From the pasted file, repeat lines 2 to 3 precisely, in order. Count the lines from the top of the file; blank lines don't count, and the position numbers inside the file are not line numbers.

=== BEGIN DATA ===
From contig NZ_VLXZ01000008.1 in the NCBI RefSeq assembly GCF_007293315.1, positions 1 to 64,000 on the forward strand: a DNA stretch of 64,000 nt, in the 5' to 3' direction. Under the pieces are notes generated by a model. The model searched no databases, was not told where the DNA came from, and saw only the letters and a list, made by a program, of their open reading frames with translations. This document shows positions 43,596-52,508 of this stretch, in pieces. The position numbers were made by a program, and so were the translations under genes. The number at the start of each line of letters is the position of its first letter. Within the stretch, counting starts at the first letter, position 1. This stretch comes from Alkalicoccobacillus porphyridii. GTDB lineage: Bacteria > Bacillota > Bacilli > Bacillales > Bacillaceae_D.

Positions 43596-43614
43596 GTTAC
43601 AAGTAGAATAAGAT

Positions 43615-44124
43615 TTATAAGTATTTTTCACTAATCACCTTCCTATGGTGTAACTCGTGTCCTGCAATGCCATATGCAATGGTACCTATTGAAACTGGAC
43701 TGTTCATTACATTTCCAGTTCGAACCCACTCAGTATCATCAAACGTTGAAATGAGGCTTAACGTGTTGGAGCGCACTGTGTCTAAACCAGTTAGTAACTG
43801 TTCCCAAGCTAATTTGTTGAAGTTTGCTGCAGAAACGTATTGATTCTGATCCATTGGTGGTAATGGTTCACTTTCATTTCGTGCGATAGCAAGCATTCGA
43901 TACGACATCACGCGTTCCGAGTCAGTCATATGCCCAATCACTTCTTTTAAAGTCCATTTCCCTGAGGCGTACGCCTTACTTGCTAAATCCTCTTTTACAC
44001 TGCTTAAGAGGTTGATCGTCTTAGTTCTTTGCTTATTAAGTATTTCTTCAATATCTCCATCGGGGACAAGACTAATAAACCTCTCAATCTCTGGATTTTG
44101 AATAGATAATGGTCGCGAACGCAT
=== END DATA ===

Positions 43596-43614
43596 GTTAC